Category: Non-fiction

Valentin Groebner
Retroland. Geschichtstourismus und die Sehnsucht nach dem Authentischen
[Retroland. Historical Tourism and the Longing for Authenticity]

Non-Fiction

Paradise, nowhere

In his brilliant book Retroland, Valentin Groebner explores how why try to still our desire for authenticity by travelling.
 
"Vacations," declares historian Valentin Groebner, "promise a journey into a past that has been magically preserved." Whether it's untouched nature, historic city centers or authentic inhabitants and their way of life, faraway destinations seem to offer something that's lacking in our own everyday lives and that is "still" present in foreign places. Groebner's equally elegant and readable essay about this sort of "retroland," which is subtitled "Historical Tourism and the Longing for Authenticity," tries to more precisely define those desires that attract us to faraway places and past times.

Why do we want to travel back in time, the author asks himself. When did this start? Modern tourism is around 150 years old and has developed into an enormous service industry, which accounts for ten percent of the world's gross national product. In 2016, every eighth person took a trip somewhere as a tourist. Tourism draws upon the longing for quality time and authenticity. It is "a time recreation machine," Groebner writes, adding, "On vacation, and only then, the time we don't otherwise have is supposed to be given back to us."

The invocation of the authentic functions so smoothly because historical narratives are binding. "They make what is gone forever accessible and allow us to recognize it in the here-and-now," the historian proposes.  Over the course of his investigation, Groebner, who was born in 1962 and teaches Medieval and Renaissance History at the University of Lucerne, takes a critical look at the humanities, which thus far have taken only a marginal interest in tourism. In his book "Ego Poster," a history of the face, which was published three years ago, Groebner analyzed the development of self-depictions from the beginning of portraiture to modern photography. In that work, too, he cast a critical eye on the work of historians. In his new book, Groebner doesn't seek to ridicule either the desire for authenticity or the transparently staged aspect of tourism. "I don't want to dismiss what's banal about tourism," he writes. "I want to examine it."

His grand tour of the guaranteed authentic sites of touristic desire begins in the early Renaissance with the Sacri Monti in Piedmont. In a number of churches in that city, the passion play was reconstructed. It is a restaging of history that commenced back in in fifteenth century. The agenda of Sacri Monti was "to render the holy events of the Biblical era visible again. Groebner treats the churches like early amusement parks that allowed people to have intense contact with Biblical tales. It is precisely not a contradiction that around the same time the humanists were rediscovering Antiquity and modern science was developing. Antiquity had to be reconfigured and indeed "performed," Groebner acknowledges. In particular educated people at the time knew that "history is made." For that reason history is always adapted the present.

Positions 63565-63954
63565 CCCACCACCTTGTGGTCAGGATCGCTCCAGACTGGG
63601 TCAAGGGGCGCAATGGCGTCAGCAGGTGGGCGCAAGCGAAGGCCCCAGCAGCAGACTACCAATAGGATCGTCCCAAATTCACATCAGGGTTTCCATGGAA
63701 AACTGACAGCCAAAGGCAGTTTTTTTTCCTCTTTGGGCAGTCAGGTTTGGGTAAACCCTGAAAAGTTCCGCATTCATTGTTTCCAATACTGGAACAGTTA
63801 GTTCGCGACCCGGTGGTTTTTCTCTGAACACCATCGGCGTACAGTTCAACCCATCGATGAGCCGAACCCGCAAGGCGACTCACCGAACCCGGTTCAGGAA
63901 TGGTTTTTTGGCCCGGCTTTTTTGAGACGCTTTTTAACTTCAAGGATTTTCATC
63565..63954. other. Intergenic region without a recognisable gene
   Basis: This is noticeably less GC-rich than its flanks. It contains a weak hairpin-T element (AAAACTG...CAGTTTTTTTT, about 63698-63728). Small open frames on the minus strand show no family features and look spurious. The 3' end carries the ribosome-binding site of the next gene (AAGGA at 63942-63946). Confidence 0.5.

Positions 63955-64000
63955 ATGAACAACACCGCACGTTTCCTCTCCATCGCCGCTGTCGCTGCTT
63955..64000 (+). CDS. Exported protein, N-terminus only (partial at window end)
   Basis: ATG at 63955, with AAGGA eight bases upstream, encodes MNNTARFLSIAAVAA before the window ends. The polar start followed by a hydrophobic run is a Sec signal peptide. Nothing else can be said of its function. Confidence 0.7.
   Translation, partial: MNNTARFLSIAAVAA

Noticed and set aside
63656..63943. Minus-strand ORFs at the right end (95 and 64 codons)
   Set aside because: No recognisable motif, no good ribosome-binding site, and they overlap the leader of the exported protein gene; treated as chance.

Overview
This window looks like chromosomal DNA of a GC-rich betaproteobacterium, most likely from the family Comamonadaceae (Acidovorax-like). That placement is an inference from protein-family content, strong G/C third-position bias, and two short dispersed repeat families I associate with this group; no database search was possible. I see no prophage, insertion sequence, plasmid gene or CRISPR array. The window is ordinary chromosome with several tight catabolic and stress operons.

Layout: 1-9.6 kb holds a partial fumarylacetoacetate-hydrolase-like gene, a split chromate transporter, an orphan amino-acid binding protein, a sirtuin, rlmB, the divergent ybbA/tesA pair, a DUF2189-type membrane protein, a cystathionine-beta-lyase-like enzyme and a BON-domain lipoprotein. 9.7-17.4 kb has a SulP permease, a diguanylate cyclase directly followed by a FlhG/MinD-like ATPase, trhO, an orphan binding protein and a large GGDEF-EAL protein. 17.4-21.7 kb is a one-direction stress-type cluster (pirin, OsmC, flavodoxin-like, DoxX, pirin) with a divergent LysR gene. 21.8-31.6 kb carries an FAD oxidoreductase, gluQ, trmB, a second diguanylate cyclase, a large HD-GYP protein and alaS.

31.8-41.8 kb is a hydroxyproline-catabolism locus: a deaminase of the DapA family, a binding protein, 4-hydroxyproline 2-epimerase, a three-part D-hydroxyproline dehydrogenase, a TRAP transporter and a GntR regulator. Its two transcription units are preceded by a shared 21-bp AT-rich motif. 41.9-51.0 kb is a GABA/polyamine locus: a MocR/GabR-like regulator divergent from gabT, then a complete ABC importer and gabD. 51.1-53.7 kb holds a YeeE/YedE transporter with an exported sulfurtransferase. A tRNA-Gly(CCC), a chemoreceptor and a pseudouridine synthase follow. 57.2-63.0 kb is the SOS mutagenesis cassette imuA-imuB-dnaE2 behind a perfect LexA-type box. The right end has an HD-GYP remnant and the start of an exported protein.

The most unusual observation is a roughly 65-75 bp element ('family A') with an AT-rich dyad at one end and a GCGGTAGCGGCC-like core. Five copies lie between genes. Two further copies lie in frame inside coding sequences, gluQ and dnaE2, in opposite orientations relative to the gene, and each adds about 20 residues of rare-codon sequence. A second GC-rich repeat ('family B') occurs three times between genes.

The historian moves on to analyze the nineteenth-century reinvention of history and especially the Middle Ages from Paris to Lucerne to Constance. The celebration of the Middle Ages as an expression of authenticity had a lot to do with the new nation-states' desire for a suitably respectable past. Monuments were erected everywhere, and the old was repolished into something shiny and new. Groebner convincingly explains "what a relatively new phenomenon the rediscovery of the past is." Its reclamation and presentation as an attraction began in the nineteenth century as an "industrially organized mass phenomenon." Everywhere in Europe, neo-Gothic or neo-Baroque buildings were constructed. They were all fakes – a trend that continued into the twentieth century. The fact that many of these landmarks, for instance, Lucerne's Chapel Bridge, are today revered for their "self-confident artificiality," which affirms people's search for authenticity. "Simulation offers orientation," Groebner writes. Ultimately it's is artificiality that promises to be most natural.

The author allows his own experiences to feed into his analysis of touristic self-invention. He goes on an Ayurveda course in Sri Lanka and visits a Mediterranean Spanish beach he knew from the 1980s. In the process, it becomes evident that modern identities are determined to a great degree by the choice of "suitable" pasts. And because the past is beyond reach, it must be continually sought out and visited on ever new trips. The irony is that the sites of our desires are often less than overwhelming when we actually reach them. The book closes with a final one-liner. "You see," the author explains to his daughter on a lovely Greek vacation island. "Paradise is boring."
Jutta Person

By Jutta Person, 20.12.2018

Jutta Person, born 1971 in South Baden, studied German, Italian and Philosophy in Cologne and Italy and earned her doctorate with a dissertation on the History of Physiognomy in the 19th Century. The journalist and cultural scientist is based in Berlin and writes for the Süddeutsche Zeitung, Literaturen, Die Zeit and the Philosophie Magazin. From 2004 – 2007, she was an editor at Literaturen, since October 2011, she has been in charge of the books department at Philosophie Magazin. She was a member of the jury for the German Book Prize in 2012.

(Updated: 2019)

Translated by Jefferson Chase